Thursday, December 1, 2016

Pave Paradise?

Coyote Hills is 510 acres of open space in North Orange County, CA. It's owned by Chevron Oil, but the oil pumps were shut down a long time ago. The property has been sitting vacant for many years, fenced off, private, and with little impact by humans in the recent past. It looks like "old California" used to look back in the day. The organization "Friends of Coyote Hills" has been fighting the good fight to keep the property undeveloped, but alas, a final decision has been made to build homes over a large chunk of the property. Coyote Hills is the last significant open space in a ten-city, highly urbanized area of Orange County (and happens to be about a mile from where I live). It contains a rich coastal sagebrush habitat, supporting 60 pairs of California gnatcatchers and other rare species. I decided it was time to go take some photos before it's all bulldozed over and homes are built. 
Hole in the fence in a remote area.
Coyote Hills (Chevron Oil property) is on the left of the fence. There are a number of these old service roads on the property. Some have degraded to gravel and dirt, others (like this one) are in pretty good shape.

The property has some amazing 360-degree views. As you walk it, you feel like you are on an elevated island that looks down on a sea of urban sprawl.

These markers are all over the place. I'm guessing they mark the spot of capped oil wells.
We used to call this "wild tobacco" or "tree tobacco" when I was a kid hiking around in the local mountains. I haven't seen it growing locally in a long time.
Toyon tree with red berries. This is native to California, and another tree I don't see very often unless I get away from developed areas.
A favorite part of the Coyote Hills property are the eroded sandstone cliffs. They have a nice reddish color. Here's a closer look.

Lots of California Pepper trees throughout the property.
Thanks for joining me on this walk of the Coyote Hills oil property. I like the rugged, untamed feel and very much wish it could be left as is. However, it's worth a huge amount of money... to Chevron in selling the property, to the developer/homebuilder, and as future tax revenue to the city. Seems like open space just doesn't stand a chance.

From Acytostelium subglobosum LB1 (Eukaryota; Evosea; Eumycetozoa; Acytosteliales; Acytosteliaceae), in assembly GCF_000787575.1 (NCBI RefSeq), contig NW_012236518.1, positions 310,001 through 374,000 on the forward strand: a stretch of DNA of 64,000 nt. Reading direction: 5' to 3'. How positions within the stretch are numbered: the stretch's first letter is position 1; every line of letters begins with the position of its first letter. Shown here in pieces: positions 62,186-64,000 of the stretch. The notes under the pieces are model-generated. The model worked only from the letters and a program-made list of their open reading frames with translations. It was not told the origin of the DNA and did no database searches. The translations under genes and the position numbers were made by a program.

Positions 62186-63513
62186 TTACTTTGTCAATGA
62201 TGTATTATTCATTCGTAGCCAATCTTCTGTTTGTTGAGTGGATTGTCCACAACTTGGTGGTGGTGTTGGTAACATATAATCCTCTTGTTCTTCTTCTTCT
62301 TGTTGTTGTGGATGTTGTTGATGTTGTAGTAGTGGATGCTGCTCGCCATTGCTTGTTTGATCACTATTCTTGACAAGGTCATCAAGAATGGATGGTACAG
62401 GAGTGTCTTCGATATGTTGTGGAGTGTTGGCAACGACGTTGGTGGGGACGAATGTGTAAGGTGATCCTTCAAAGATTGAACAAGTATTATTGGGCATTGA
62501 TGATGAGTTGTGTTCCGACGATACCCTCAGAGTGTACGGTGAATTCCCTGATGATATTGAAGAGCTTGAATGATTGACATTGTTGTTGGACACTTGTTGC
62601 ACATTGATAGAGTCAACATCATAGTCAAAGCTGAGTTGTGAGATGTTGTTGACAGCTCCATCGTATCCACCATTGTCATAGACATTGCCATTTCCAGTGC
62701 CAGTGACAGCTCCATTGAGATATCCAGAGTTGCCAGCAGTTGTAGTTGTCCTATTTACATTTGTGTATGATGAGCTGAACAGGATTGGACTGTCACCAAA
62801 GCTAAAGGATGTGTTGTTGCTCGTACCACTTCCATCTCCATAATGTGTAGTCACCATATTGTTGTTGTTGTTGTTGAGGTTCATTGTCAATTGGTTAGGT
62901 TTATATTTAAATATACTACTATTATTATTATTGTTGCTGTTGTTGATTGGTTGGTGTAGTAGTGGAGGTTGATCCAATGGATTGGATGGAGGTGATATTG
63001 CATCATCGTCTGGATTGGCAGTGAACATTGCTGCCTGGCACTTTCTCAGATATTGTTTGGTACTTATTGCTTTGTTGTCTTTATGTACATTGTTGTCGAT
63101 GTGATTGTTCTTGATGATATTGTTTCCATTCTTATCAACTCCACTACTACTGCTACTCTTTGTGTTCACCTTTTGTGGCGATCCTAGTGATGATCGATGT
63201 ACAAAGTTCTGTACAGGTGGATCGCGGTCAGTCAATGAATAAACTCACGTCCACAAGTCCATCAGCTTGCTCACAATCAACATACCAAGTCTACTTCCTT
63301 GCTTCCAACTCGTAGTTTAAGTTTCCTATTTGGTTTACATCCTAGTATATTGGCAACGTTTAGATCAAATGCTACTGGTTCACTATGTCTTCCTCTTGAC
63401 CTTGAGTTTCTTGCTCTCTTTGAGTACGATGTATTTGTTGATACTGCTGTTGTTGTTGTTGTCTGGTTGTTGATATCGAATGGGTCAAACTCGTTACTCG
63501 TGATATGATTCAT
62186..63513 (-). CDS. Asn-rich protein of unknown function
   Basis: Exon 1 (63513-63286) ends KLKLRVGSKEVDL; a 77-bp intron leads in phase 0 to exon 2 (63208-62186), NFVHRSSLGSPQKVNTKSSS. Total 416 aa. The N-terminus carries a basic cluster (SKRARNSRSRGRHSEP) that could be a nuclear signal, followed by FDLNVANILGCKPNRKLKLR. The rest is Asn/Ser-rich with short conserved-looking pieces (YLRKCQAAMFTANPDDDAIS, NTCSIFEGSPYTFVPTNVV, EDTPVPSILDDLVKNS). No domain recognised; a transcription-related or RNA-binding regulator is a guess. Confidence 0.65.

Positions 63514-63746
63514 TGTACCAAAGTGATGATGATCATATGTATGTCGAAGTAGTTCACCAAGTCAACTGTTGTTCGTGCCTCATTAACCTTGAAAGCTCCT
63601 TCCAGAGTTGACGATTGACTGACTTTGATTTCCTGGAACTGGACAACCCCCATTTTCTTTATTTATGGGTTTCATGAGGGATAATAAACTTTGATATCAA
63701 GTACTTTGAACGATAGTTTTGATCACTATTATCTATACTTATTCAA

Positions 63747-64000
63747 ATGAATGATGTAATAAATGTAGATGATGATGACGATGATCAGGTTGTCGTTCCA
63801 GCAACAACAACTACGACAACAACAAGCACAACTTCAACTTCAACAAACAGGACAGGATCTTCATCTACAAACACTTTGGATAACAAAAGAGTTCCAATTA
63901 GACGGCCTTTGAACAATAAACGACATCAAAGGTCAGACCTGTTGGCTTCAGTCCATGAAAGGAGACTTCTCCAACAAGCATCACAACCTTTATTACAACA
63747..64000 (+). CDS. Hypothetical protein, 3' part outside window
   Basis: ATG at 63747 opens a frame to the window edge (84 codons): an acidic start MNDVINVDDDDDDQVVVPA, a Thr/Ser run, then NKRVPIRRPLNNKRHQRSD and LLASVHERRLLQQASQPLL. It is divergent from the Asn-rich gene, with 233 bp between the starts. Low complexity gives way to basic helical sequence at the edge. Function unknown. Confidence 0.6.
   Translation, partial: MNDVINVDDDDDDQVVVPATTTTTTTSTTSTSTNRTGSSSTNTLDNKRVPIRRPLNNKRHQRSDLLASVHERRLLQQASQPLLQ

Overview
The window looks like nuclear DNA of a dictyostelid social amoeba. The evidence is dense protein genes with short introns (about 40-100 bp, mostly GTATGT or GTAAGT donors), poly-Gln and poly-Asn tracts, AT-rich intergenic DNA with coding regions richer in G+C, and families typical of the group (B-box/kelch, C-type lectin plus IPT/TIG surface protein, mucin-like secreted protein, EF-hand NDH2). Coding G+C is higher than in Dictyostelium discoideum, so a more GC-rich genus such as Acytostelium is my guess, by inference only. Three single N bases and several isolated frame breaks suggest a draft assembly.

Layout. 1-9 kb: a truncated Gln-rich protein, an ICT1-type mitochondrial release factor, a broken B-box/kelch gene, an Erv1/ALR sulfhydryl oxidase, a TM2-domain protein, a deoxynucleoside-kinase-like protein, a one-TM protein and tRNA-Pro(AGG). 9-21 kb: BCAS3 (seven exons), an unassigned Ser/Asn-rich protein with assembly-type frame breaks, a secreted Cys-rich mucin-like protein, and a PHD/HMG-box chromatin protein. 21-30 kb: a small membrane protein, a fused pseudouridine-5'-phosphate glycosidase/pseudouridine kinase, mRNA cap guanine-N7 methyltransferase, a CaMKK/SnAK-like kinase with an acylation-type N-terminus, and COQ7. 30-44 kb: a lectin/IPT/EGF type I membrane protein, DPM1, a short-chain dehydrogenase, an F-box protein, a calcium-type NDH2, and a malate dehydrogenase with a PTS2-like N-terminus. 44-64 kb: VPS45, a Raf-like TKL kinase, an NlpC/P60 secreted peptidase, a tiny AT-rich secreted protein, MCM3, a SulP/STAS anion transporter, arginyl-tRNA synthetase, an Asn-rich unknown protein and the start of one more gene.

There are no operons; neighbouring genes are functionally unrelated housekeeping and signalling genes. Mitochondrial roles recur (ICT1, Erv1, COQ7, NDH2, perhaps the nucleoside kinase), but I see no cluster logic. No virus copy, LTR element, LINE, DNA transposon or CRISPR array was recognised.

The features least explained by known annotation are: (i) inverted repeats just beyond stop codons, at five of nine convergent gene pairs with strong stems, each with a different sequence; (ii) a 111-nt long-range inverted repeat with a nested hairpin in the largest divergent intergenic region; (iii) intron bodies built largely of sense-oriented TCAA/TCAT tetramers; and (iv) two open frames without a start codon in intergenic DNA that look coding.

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Thursday, November 24, 2016

Happy Thanksgiving 2016!

"Enjoy the little things, for one day you may look back and realize they were the big things."  Robert Brault
Have a Happy Thanksgiving!!!
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Thursday, November 17, 2016

The Moon Dilemma

To edit or not to edit?? Moon photos can be flat out frustrating. The moon is so bright that it often makes getting the right exposure impossible. You photo-bloggers know what I'm talking about. If you set your exposure for the background, the moon turns into a bright, undefined mess. Nothing at all like what you actually saw when you so carefully composed your photo! On the other hand, if you expose for the moon, you get great moon detail surrounded by blackness. You lose all your background detail. Again, nothing like what you saw live, in person! Let me share an example.
In the image above, I exposed for the people on the walkway (taken at the Fullerton Train Station). A bit underexposed purposefully so the moon didn't wash things out too much. The moon, unfortunately, turns into a bright light with no definition. This is very different from what my "eyes" saw at the time. It was a beautiful moonrise and I could clearly see all the detail in the moon. Did I mention moon photography can be frustrating?